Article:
Standing vs. Sitting

Posted: September 17, 2010 by Paul H in Tips & Tricks
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StandOr SitMy 88 year old neighbor’s brother is the guy standing in the middle of the picture. He was the pilot of this WWII bomber. Speaking of standing, is it harder for you to play when you’re standing? Guitar players have had to deal with this problem since the invention of the guitar strap. Most of us practice while sitting down, right? This is just because, if you practice a lot, standing can become uncomfortable. After all, you’re working with your hands, not your legs. The problem with sitting, is that when your playing really counts, at a gig in front of people, you are usually standing.

Furthermore we compound the difficulty by wearing our guitars, at least mid-way to low. Wearing your guitar high just doesn’t look rock and roll.

The bottom line is you’re just going to run into all kinds of difficulties and differences when you’re playing that lick while standing up vs. playing it while sitting down. There’s really no way around this, except to always practice standing up, which I don’t recommend.

Now, here’s the first secret:  Just play what you are very comfortable with, or what’s easy for you. Be practiced up enough, so that you are not playing anything that’s too hard.

Here’s the second secret: Even if you have difficult parts to play, probably 90% of what you’re playing isn’t going to be the really insane stuff.  So, get into a comfortable position for just the hard parts.

I recently saw a video of Slash on stage and when he played a real difficult solo he knelt down on the stage so his guitar was in a position almost like he was sitting. In a recent video of John Petrucci, during one extremely difficult passage, he had a chair next to his rig, that he sat down on. Michael Schenker balances his V between his legs which holds the guitar steady during difficult passages, this is almost like sitting. In researching Dimebag Darrell the other day for the Boss Pedal Settings, I saw him playing the solo to “Cowboys from Hell” live. He was kneeling down on the stage for the difficult solo. I often prop a foot up on a floor monitor to raise my guitar on my knee for hard stuff.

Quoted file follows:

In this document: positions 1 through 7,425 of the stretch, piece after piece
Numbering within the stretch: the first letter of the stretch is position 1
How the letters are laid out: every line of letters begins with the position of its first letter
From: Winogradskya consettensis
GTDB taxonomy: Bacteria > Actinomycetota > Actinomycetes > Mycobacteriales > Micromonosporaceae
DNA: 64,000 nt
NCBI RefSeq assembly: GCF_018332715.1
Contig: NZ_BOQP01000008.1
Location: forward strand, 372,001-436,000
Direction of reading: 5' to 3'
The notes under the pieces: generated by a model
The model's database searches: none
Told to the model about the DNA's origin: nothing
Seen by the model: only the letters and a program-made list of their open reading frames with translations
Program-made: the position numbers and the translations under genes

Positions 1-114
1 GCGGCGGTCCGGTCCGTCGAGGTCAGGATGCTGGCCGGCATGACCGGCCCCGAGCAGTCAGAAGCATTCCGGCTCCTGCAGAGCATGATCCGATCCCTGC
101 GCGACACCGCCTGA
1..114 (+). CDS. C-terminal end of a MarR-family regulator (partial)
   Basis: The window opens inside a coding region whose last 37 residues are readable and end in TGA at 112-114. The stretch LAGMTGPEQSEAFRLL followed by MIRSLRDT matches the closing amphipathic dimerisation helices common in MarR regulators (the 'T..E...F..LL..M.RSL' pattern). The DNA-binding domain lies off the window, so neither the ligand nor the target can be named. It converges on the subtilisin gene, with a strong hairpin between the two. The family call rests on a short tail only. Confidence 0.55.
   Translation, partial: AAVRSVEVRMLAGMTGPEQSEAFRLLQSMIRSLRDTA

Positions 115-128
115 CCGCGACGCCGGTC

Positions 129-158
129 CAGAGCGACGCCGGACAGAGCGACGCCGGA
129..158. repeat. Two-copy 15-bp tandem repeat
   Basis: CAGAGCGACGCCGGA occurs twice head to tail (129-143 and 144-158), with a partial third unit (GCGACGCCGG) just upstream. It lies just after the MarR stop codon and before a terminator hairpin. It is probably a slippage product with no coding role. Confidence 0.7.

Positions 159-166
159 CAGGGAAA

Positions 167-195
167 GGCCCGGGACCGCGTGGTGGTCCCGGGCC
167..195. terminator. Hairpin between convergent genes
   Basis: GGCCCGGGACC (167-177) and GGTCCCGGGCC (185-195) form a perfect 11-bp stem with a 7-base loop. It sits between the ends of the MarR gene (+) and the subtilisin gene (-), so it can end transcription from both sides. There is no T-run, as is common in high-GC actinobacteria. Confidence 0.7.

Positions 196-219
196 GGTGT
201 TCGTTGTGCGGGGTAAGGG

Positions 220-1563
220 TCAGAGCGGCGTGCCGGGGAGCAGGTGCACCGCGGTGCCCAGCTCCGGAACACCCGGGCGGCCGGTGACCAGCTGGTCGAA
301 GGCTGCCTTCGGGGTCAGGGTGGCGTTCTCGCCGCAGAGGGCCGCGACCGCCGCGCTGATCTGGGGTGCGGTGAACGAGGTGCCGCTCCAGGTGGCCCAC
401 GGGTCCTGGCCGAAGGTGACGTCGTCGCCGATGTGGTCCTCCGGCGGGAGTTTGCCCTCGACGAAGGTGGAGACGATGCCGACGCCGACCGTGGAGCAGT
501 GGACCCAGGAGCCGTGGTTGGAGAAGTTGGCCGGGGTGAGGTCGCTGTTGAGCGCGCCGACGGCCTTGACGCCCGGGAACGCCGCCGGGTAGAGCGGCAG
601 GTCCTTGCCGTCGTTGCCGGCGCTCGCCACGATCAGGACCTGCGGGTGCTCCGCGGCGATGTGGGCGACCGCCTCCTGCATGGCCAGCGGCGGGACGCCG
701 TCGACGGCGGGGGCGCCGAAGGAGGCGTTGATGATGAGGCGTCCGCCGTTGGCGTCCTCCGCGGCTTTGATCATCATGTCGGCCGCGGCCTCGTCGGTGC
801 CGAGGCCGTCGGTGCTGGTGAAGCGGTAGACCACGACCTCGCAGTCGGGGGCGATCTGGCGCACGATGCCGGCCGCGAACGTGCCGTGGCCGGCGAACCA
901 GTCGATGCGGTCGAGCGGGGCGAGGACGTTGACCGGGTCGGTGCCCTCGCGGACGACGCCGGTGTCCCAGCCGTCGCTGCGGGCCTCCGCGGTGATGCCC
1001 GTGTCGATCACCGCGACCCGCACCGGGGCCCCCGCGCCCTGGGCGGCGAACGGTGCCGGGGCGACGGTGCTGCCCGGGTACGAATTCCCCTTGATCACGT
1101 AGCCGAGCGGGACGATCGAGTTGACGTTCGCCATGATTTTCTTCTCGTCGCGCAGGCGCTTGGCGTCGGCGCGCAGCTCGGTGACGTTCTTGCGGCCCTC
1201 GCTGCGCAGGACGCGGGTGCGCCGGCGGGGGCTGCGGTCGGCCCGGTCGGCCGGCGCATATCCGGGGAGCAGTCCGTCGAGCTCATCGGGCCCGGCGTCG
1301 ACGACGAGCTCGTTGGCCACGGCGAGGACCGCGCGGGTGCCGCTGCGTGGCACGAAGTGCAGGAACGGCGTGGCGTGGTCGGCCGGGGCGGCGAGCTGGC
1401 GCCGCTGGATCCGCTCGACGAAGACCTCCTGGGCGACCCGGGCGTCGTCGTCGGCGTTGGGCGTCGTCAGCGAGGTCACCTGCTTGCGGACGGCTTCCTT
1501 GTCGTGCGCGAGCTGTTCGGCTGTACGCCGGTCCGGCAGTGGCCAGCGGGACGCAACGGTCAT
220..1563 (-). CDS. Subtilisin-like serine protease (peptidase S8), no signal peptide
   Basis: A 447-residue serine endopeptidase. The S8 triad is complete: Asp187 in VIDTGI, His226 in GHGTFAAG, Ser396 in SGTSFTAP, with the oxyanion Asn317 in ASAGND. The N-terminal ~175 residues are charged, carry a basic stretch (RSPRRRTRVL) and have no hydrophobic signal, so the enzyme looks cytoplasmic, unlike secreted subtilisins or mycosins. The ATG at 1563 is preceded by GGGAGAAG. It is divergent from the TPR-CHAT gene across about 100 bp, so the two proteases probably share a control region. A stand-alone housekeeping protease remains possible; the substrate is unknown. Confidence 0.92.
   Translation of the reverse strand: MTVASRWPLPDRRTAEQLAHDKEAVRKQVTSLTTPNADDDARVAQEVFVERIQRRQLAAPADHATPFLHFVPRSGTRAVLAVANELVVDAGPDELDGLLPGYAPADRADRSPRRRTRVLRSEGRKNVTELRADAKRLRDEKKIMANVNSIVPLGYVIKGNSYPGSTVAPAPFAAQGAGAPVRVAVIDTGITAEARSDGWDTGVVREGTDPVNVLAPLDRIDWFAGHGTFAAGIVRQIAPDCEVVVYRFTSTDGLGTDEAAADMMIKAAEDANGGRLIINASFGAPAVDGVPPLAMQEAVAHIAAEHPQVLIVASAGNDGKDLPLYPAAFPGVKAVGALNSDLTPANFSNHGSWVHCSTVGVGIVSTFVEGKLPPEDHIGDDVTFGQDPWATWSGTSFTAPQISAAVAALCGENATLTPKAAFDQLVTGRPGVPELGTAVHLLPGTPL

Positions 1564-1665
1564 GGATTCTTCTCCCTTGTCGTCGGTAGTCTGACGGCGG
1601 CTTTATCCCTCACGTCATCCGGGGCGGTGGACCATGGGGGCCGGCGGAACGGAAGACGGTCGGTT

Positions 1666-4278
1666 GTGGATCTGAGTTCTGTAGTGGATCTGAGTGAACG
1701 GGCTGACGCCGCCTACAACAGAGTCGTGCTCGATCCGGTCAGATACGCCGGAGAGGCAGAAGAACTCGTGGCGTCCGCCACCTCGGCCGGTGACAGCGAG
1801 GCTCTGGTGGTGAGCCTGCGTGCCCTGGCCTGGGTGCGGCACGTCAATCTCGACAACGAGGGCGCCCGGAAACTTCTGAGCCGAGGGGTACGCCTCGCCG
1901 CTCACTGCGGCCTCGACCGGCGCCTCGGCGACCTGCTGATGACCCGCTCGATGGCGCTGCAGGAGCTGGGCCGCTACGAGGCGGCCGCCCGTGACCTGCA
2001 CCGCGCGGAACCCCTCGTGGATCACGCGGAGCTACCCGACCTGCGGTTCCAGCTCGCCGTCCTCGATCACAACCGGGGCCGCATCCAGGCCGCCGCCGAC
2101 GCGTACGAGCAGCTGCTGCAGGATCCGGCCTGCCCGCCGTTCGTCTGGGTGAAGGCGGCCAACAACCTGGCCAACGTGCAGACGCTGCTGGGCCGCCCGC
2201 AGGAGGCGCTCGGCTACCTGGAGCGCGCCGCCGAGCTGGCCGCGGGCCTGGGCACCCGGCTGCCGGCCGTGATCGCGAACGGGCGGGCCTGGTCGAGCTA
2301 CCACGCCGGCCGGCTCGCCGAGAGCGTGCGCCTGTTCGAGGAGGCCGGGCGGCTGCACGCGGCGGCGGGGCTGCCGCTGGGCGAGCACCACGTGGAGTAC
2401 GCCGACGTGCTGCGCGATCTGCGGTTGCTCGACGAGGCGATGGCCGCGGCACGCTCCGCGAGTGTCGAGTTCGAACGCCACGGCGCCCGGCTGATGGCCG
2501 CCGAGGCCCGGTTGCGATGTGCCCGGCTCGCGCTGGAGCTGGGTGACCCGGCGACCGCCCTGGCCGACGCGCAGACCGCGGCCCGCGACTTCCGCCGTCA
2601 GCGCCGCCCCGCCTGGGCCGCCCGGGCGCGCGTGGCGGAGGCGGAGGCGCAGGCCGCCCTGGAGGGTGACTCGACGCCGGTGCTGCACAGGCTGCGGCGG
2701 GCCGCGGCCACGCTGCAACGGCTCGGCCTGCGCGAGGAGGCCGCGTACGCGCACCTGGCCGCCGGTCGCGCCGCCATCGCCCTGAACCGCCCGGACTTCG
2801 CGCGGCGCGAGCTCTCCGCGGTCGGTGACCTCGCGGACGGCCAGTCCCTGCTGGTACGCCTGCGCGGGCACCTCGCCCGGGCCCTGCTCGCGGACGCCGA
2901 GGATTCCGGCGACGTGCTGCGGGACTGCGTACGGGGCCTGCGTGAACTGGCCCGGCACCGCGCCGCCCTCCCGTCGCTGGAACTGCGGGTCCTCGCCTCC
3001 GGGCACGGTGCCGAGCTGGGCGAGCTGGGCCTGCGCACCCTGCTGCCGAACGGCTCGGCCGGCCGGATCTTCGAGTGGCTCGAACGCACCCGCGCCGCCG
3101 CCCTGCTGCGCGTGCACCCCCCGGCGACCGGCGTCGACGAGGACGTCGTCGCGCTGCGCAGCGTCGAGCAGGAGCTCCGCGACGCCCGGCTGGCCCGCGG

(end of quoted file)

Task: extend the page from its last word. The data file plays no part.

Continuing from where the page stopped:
The third secret: When you are on tour, you are standing every night. After you’ve played ten gigs in a period of two weeks you just can’t help but get good at playing while standing. That’s why bands are so good after they have been on tour. After a lot of gigs you’ll become like a well oiled machine.

Finally, the next time you’re in the studio playing a real difficult solo that you may have to play live, ask yourself, can I get away with something less difficult?


Comments
  1. Tommy Z says:

    Thanks for your insight! I was thinking about this recently because of an upcoming audition.Standing is something all of us should work into our practice at least for a little while.Your right.. being in a band helps alot.

  2. rsgoldsmith says:

    How about adjusting the strap so that the guitar is in the same position on your body whether you’re sitting or standing? I want to be able to play my best either way and not have to edit my playing just because I’m standing. Having said that, I always seem to play better when I’m sitting because (I think) the weight of the guitar on the left shoulder does have an effect on the left arm and hand. What do you think?

  3. Tommy Z says:

    It’s like Paul says about players in bands.It’s something you get used to.Like you mentioned, just get a comfortable strap length and have at it.When you have to play something difficult find a way to steady it or yourself for the best possible approach.

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